Posted by Sakano  in  Ohio  on  Sat Jun 07, 2008  at  11:40 AM
Tim, nobody's claiming this is a definitive proof of any hypothesis. One suspects the teacher will repeat the experiment with new classes over several years to eliminate the factors you mention.
Posted by Nitpicking  in  Long Island, NY  on  Sun Jun 08, 2008  at  09:57 PM
As a controlled experiment this would suck; as a classroom experience it's brilliant. Hopefully those kids will walk away from this with some awareness of how readily they can be manipulated through the restriction of evidence, and of how critical it is to do follow-up research and reading.
Posted by outeast  on  Mon Jun 09, 2008  at  03:51 AM
I don't think the point is 'was this a legitimate experiment', the point is at least one teacher is teaching his students to look at facts, and the sources and to question what they're told, not blindly accept everything. And judging by the political choices made in a few countries over the past few years, this sort of thing should be top of the syllabus, not left to an inventive teacher.
Posted by Nona  on  Mon Jun 09, 2008  at  07:38 AM
It bums me out that the History channel devotes so much time to UFOs, ghosts, mythic creatures, questionable pseudo-history, and, worst of all, prophecies. I feel like only a decade or so ago there was an awful lot more history on the History channel, but then again I also recall joking that the H in the corner stood for Hitler because it was nothing but WWII programming-- so perhaps it's always been limited in one way or another. Of course, I'd still rather watch the umpteenth show about Midway than claptrap about Yeti's making crop circles or the like.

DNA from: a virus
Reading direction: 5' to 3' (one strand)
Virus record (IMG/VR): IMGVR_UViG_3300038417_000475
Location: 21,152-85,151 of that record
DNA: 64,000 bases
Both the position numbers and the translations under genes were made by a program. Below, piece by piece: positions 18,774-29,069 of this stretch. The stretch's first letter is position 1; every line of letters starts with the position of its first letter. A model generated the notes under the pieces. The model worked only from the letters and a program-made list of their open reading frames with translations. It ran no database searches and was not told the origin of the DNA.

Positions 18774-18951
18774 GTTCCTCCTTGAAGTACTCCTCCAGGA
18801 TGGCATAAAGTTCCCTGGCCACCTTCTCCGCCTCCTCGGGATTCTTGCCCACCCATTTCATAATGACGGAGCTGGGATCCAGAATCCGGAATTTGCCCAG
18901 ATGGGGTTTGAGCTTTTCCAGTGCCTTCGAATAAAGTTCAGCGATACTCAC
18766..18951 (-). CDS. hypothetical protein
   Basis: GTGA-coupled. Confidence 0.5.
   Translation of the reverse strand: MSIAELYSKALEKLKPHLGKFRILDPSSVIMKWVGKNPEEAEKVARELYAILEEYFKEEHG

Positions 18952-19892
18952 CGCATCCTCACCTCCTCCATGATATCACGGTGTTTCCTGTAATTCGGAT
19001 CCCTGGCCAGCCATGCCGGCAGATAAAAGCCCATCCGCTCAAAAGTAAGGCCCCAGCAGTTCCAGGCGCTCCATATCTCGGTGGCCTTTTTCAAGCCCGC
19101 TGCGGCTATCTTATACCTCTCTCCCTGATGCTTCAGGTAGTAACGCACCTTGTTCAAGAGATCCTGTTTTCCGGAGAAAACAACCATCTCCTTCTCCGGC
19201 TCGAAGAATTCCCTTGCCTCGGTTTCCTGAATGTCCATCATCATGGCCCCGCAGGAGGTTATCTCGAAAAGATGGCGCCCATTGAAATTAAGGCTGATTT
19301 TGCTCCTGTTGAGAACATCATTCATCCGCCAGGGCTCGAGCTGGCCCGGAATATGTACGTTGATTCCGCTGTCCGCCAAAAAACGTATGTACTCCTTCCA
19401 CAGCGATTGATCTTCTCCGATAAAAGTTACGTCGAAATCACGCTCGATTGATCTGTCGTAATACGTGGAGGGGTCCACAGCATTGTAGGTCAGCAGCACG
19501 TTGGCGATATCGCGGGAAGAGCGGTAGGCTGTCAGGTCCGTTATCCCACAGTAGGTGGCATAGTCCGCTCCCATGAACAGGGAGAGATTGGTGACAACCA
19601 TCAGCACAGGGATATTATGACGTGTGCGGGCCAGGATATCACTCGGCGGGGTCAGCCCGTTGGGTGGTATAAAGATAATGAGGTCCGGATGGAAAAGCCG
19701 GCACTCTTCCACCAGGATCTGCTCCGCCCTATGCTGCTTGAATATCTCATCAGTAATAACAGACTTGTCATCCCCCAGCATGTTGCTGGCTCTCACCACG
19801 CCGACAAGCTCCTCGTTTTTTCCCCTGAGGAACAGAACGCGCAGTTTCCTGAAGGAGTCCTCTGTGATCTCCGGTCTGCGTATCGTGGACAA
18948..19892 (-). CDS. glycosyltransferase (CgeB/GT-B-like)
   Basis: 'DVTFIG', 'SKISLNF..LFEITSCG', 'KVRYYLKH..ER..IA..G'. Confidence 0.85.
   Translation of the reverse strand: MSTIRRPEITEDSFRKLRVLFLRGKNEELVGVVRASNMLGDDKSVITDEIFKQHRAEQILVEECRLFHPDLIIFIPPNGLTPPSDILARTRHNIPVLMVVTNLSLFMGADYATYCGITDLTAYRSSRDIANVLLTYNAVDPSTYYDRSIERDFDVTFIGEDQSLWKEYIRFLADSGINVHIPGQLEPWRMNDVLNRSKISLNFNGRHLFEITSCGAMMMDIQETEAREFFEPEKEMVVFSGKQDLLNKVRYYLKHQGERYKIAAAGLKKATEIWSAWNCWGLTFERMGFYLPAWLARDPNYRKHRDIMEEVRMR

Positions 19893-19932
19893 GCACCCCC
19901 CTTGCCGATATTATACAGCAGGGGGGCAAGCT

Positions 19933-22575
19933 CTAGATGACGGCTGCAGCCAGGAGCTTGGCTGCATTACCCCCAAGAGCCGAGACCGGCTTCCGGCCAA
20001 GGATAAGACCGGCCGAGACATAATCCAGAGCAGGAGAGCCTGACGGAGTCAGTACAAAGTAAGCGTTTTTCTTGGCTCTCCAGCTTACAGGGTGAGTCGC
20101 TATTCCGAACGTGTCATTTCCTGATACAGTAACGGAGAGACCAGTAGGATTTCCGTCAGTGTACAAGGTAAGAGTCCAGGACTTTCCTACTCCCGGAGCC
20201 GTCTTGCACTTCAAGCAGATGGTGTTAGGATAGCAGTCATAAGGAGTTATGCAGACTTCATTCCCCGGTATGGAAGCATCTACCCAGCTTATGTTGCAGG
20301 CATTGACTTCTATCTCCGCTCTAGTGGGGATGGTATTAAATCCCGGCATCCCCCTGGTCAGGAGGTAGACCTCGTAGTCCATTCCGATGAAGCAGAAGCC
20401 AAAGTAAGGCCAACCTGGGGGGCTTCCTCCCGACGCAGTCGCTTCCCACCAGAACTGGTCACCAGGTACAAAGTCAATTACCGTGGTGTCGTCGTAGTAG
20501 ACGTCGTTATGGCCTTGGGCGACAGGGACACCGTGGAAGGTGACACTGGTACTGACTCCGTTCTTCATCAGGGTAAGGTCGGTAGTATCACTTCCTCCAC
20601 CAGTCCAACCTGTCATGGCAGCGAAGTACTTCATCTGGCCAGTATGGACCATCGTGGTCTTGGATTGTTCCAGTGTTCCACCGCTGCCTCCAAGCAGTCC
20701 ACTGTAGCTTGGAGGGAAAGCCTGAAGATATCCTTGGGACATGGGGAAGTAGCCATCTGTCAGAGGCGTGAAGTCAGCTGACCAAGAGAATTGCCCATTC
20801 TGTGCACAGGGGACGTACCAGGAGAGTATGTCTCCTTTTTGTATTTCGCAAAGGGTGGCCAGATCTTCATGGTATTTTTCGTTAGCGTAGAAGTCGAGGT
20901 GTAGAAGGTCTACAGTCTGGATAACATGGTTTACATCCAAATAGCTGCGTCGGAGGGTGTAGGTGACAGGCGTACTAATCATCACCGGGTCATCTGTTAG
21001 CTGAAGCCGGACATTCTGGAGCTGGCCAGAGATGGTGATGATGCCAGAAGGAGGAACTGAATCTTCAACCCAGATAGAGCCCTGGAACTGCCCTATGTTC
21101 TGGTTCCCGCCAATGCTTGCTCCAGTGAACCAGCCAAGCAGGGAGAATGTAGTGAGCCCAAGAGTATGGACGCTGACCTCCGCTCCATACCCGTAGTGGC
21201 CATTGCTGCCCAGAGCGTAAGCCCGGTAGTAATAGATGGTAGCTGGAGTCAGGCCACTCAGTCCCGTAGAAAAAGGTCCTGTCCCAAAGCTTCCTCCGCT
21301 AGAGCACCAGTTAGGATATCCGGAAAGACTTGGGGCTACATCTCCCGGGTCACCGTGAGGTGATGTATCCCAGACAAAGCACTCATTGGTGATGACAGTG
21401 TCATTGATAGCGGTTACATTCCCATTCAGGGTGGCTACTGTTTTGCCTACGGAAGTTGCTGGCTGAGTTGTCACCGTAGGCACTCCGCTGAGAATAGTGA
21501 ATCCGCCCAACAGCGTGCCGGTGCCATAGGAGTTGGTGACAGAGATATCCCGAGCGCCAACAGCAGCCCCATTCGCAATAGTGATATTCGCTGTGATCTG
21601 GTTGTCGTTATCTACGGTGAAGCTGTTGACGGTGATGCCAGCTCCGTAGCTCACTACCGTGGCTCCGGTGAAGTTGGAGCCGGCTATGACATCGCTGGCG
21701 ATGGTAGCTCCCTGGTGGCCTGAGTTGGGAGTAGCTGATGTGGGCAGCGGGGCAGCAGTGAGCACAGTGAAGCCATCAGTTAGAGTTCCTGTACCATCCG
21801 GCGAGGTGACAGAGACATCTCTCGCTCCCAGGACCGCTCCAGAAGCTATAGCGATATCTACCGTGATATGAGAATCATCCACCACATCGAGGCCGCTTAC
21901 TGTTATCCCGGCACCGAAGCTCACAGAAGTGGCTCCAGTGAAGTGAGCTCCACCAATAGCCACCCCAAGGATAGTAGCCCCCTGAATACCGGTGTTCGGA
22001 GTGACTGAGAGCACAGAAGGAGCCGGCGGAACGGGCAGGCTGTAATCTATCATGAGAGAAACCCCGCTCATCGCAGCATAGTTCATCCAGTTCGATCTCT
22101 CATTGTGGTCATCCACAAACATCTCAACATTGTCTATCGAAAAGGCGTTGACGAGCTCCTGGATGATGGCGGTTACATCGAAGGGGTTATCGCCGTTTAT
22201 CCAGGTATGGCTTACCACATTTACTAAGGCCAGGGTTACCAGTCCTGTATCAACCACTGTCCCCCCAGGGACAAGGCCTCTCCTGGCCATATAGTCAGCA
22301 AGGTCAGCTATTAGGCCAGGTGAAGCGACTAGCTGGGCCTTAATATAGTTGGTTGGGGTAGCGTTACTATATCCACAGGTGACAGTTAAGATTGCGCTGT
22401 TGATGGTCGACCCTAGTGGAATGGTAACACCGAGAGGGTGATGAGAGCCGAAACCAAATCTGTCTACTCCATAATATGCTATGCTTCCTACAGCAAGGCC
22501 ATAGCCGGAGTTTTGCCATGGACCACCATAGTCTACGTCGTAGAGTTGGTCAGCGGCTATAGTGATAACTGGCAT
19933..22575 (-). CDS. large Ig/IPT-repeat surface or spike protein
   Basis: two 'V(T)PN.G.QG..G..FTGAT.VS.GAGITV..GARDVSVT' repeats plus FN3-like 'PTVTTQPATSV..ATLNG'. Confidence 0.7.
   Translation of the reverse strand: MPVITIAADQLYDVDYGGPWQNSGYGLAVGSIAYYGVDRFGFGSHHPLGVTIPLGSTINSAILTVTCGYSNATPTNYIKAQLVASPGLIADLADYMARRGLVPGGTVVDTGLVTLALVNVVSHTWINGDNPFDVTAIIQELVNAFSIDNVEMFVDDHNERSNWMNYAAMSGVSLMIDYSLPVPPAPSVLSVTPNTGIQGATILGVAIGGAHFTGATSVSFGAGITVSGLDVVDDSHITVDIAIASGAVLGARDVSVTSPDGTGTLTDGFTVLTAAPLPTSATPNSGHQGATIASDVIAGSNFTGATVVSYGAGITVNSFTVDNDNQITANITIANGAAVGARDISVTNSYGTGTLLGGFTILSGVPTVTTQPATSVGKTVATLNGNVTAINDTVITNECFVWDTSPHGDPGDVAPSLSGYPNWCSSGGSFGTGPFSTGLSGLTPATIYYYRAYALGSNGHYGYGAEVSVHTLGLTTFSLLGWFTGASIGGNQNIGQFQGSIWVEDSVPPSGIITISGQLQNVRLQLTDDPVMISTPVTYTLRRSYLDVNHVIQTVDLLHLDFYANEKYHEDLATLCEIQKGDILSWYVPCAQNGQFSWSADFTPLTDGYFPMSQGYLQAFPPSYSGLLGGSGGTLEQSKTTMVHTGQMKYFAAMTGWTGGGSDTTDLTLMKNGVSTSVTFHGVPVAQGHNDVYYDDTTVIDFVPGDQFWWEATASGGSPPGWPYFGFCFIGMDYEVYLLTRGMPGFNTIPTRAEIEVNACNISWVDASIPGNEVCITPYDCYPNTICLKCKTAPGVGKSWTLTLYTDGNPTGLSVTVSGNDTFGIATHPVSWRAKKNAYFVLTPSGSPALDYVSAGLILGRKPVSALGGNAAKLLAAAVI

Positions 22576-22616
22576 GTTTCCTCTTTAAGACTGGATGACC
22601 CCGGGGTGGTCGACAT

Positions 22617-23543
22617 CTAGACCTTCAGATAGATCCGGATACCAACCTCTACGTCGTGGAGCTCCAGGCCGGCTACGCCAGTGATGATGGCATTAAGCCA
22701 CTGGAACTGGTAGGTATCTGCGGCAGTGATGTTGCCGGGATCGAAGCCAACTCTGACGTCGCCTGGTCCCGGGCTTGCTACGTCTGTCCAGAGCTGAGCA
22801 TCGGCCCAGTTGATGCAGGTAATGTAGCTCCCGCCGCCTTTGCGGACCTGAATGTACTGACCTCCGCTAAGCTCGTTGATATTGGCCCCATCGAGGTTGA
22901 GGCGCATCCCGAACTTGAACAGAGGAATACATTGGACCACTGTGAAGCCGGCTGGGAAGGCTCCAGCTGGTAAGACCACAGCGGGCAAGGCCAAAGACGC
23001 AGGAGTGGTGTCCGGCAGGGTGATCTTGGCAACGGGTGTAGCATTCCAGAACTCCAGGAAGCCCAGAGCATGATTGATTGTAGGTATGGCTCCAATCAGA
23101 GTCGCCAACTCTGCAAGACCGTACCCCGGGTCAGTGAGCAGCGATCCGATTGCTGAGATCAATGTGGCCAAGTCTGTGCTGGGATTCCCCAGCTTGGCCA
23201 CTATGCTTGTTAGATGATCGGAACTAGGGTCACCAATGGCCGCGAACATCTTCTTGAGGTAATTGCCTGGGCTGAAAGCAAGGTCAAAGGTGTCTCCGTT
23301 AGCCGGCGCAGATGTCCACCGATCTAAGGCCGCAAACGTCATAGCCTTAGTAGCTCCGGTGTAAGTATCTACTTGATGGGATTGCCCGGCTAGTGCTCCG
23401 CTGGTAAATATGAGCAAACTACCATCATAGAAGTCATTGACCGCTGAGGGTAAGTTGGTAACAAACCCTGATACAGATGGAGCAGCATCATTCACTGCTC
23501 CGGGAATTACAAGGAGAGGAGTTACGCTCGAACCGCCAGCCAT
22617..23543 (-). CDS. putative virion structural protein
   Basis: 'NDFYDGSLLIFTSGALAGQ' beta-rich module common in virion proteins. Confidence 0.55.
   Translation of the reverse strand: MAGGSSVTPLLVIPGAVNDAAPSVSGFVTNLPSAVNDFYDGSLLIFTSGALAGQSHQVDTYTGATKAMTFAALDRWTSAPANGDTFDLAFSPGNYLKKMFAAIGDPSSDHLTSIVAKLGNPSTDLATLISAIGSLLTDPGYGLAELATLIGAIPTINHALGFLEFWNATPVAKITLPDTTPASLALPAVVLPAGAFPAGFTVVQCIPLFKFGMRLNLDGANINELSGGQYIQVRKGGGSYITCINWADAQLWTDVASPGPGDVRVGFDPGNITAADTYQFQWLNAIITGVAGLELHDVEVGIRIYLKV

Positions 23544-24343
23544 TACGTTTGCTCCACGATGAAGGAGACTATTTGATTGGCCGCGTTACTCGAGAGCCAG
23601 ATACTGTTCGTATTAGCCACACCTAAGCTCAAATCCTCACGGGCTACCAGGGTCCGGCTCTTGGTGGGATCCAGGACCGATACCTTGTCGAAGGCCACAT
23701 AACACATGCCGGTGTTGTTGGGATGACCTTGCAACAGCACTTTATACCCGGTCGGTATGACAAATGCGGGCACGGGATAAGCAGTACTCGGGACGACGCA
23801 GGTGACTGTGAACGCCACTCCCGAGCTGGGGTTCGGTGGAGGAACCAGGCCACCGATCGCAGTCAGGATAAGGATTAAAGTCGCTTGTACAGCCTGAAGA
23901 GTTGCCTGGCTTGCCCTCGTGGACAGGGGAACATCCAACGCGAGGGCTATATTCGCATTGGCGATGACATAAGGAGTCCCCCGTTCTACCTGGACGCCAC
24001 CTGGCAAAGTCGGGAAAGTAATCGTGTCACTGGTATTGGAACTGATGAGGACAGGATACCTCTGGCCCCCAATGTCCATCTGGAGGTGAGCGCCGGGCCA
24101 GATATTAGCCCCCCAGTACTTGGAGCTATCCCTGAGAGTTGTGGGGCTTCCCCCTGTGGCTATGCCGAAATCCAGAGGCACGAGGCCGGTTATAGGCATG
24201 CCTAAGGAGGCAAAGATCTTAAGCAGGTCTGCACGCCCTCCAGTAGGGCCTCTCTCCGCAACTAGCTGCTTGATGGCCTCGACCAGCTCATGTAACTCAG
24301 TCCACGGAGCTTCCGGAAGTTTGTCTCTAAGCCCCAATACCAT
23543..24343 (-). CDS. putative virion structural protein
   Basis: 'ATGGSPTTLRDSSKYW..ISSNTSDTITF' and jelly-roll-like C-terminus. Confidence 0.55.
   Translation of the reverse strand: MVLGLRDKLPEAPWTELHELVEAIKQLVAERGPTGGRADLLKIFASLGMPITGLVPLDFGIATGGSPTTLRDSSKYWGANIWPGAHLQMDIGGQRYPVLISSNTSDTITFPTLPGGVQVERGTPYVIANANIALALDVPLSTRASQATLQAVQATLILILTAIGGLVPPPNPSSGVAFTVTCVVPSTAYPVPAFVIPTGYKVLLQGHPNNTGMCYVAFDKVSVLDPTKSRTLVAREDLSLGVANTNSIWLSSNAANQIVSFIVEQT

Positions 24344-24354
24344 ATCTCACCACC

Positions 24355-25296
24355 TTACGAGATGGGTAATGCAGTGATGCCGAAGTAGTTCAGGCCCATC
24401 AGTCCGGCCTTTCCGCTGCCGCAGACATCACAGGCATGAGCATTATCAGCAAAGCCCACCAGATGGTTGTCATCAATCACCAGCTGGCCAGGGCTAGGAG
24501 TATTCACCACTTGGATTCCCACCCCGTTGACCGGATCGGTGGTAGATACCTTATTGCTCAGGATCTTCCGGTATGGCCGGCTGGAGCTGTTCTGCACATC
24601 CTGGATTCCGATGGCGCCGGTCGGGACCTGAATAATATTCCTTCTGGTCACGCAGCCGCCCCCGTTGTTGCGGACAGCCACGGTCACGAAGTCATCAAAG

Posted by capital L  on  Mon Jun 09, 2008  at  11:14 PM
Woah! Yetis are responsible for crop circles! Interesting...
Posted by I Believe!  in  Area 52  on  Tue Jun 10, 2008  at  04:59 PM
Your final point is absolutely spot on. So many people make "documentaries" where they rant about theories that are completely unfounded with distorted facts and people buy into them because they trust television.
Posted by Dave  in  South Africa  on  Tue Jun 17, 2008  at  09:14 AM
Just wondering if anyone has gotten past this whole moon landing conspiracy and is onto looking into what we found when we went to the moon and what happened to the apollo tapes that were filmed in HD?? Yes they filmed the mission in HQ film. What about the alien objects found? Why is everyone still talking about whether or not we landed on the moon and not what we found out there and the unedited film and audio??

Anyone?
Posted by nuffsaid420  on  Wed Jun 18, 2008  at  04:58 PM
Where are these HD cameras? All the video cameras I can find for the Apollo missions seem decidedly low-def.
Posted by Charybdis  in  Hell  on  Thu Jun 19, 2008  at  04:50 PM
Woah! Yetis are responsible for crop circles! Interesting...
Posted by dantel  in  Ankara  on  Tue Sep 01, 2009  at  07:16 PM